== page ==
In conjunction with the New Mexico Center for School Leadership, Padilla is advocating for an “alternative assessment model” that goes beyond standardized test scores.
Tony Monfiletto, New Mexico Center for School Leadership director and a supporter of the joint memorial [for standardized tests], said standardized test results are valuable but limited.
As Christina Rodriguez notes in Responding to the Student’s Dream: Lessons Learned from Positive Youth Developers in New Mexico, “A lot of our schools don’t seem to recognize the variety of students and what students need. There’s not a one-size-fits-all option.” The lives of our students vary – some may face discrimination because of the color of their skin, their accent, or a disability.
A cluster of four local, public charter schools picked up $1.3 million this week to help upgrade and coordinate its efforts with employers and community partners.
On Jan. 29, the Albuquerque Journal published an editorial titled: “LFC didn’t do homework on charter school report.”
It was critical of the Legislative Finance Committee’s study of charter schools because it “leaves out a lot of data.” The Journal editorial board suggested that it’s inappropriate to evaluate all schools in the same way.
KOB Eyewitness News 4’s Erica Zucco brought the NM Center for School Leadership, Health Leadership High School and the Albuquerque Sign Language Academy leaders on the show to discuss how new educational opportunities for New Mexico students are preparing them for New Mexico’s workforce. Watch the full segment here.
Tom Sullivan’s recent letter to the editor is more evidence that we need to change the way we do business when it comes to public schools. It’s time to break down the distinctions between charter and traditional schools so that we can seize the innovation opportunity of charters in Albuquerque and New Mexico.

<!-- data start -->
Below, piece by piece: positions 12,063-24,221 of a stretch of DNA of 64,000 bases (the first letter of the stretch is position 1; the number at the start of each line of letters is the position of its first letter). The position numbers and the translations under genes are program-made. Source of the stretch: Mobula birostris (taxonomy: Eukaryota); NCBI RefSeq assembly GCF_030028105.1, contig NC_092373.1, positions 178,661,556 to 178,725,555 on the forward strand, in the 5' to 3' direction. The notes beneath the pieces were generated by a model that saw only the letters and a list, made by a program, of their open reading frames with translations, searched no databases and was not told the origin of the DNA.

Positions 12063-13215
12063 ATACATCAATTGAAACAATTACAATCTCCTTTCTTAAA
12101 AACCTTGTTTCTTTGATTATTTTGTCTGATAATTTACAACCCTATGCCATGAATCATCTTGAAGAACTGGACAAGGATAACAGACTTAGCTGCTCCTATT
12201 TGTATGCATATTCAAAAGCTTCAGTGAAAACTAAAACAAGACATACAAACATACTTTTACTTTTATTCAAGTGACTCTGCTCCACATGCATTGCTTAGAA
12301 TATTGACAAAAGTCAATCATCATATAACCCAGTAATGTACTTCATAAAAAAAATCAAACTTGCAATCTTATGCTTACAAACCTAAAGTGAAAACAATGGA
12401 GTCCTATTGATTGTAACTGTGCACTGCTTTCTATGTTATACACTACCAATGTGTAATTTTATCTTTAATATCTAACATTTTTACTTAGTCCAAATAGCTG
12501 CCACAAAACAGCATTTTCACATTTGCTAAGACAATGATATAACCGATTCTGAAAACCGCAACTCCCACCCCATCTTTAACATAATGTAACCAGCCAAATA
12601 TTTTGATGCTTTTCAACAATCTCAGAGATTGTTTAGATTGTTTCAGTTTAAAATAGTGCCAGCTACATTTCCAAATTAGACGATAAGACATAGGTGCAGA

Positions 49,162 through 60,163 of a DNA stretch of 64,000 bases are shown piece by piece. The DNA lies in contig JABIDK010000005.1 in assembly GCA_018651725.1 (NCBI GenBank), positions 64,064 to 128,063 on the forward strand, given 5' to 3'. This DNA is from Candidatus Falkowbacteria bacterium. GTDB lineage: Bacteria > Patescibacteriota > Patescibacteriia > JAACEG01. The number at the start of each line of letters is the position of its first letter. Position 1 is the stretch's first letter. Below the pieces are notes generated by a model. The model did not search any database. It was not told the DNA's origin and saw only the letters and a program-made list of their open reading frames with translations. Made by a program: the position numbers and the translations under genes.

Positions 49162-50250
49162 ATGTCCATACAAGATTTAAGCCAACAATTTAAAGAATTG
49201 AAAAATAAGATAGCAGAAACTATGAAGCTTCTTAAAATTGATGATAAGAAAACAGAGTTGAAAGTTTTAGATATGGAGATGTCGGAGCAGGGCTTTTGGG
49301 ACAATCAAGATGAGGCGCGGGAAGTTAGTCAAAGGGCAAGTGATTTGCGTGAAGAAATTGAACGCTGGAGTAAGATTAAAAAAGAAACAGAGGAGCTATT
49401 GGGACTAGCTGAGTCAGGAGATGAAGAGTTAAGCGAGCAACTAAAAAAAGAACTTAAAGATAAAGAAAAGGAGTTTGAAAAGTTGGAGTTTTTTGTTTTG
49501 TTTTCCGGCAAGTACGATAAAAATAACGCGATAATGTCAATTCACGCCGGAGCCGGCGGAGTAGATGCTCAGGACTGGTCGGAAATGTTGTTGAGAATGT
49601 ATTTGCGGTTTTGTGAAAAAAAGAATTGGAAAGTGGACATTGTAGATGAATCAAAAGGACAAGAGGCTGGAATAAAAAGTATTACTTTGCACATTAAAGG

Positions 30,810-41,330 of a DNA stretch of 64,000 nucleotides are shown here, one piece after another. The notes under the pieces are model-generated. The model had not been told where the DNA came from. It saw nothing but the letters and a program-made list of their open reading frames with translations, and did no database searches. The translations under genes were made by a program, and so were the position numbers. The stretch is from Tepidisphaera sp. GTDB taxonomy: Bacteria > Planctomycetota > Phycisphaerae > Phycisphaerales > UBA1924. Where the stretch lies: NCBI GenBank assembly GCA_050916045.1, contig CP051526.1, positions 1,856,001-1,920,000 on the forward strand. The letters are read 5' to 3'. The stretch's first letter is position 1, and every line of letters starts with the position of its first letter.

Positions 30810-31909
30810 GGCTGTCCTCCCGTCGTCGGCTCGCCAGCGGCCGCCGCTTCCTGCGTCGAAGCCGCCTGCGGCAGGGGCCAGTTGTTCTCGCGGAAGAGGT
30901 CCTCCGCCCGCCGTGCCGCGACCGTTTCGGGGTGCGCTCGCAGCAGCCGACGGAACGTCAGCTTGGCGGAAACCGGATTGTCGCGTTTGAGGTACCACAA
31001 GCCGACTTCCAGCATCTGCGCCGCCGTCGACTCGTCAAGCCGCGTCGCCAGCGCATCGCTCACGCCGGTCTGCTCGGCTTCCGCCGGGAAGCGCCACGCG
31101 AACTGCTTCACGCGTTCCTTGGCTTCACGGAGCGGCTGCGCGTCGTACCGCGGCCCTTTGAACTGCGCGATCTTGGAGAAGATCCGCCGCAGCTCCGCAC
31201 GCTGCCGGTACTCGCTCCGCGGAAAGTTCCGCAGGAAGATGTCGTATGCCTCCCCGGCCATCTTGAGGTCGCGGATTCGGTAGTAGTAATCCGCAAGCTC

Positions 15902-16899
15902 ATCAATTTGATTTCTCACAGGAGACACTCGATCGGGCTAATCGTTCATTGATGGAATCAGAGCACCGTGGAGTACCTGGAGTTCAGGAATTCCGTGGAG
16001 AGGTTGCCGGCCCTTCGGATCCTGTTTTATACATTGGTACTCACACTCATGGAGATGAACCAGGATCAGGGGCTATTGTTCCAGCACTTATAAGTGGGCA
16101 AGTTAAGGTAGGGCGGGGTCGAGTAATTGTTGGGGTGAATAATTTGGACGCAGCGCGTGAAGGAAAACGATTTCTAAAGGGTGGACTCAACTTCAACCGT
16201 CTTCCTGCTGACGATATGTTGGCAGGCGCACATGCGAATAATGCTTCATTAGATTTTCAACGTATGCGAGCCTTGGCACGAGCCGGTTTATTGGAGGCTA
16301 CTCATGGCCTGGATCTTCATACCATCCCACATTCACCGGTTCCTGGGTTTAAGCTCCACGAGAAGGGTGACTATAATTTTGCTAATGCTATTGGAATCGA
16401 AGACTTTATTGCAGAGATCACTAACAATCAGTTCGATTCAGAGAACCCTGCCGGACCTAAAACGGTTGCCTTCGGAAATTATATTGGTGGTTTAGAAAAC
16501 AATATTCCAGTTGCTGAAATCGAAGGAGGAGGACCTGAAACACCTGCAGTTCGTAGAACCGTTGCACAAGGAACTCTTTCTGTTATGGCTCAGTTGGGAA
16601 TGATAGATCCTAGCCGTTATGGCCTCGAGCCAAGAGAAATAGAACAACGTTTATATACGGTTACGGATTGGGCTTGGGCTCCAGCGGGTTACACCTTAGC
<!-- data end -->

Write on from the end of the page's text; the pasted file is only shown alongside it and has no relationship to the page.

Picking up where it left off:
Three foundations are helping to fund Albuquerque Public Schools’ first chartered high school in seven years. The fourth school in the Leadership High School Network, the yet-unnamed high school will be focused on entrepreneurship and is the result of conversations the New Mexico Center for School Leadership had with industry leaders around Albuquerque. It’s expected to open in a temporary space in August 2016. According to Moises Padilla, who will serve as the high school’s principal, the school sought startup funding from several foundations and received donated land to launch the school.
The New Mexico Center for School Leadership is hoping to open a fourth charter school next year devoted to giving students the skills they need to be entrepreneurs. The center has already started schools focused on technology, the health professions, and architecture, engineering and construction.
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